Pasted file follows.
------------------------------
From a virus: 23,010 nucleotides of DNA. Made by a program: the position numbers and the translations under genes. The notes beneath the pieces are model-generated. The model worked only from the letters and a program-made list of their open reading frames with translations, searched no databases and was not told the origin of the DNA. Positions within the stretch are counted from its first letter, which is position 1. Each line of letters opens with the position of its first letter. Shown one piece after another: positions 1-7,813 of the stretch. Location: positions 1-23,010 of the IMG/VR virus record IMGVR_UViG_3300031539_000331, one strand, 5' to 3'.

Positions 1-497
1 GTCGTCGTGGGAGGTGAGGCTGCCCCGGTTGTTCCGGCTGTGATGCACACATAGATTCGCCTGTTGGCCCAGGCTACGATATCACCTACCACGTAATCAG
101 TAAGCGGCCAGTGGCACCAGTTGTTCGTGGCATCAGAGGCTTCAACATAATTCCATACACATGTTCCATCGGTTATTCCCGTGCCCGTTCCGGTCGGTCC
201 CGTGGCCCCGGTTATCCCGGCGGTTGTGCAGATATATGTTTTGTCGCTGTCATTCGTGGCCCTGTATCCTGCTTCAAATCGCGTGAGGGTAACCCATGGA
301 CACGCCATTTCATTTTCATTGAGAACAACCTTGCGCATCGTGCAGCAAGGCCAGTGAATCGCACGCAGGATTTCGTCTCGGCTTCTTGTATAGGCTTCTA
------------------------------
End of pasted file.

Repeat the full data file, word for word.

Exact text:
From a virus: 23,010 nucleotides of DNA. Made by a program: the position numbers and the translations under genes. The notes beneath the pieces are model-generated. The model worked only from the letters and a program-made list of their open reading frames with translations, searched no databases and was not told the origin of the DNA. Positions within the stretch are counted from its first letter, which is position 1. Each line of letters opens with the position of its first letter. Shown one piece after another: positions 1-7,813 of the stretch. Location: positions 1-23,010 of the IMG/VR virus record IMGVR_UViG_3300031539_000331, one strand, 5' to 3'.

Positions 1-497
1 GTCGTCGTGGGAGGTGAGGCTGCCCCGGTTGTTCCGGCTGTGATGCACACATAGATTCGCCTGTTGGCCCAGGCTACGATATCACCTACCACGTAATCAG
101 TAAGCGGCCAGTGGCACCAGTTGTTCGTGGCATCAGAGGCTTCAACATAATTCCATACACATGTTCCATCGGTTATTCCCGTGCCCGTTCCGGTCGGTCC
201 CGTGGCCCCGGTTATCCCGGCGGTTGTGCAGATATATGTTTTGTCGCTGTCATTCGTGGCCCTGTATCCTGCTTCAAATCGCGTGAGGGTAACCCATGGA
301 CACGCCATTTCATTTTCATTGAGAACAACCTTGCGCATCGTGCAGCAAGGCCAGTGAATCGCACGCAGGATTTCGTCTCGGCTTCTTGTATAGGCTTCTA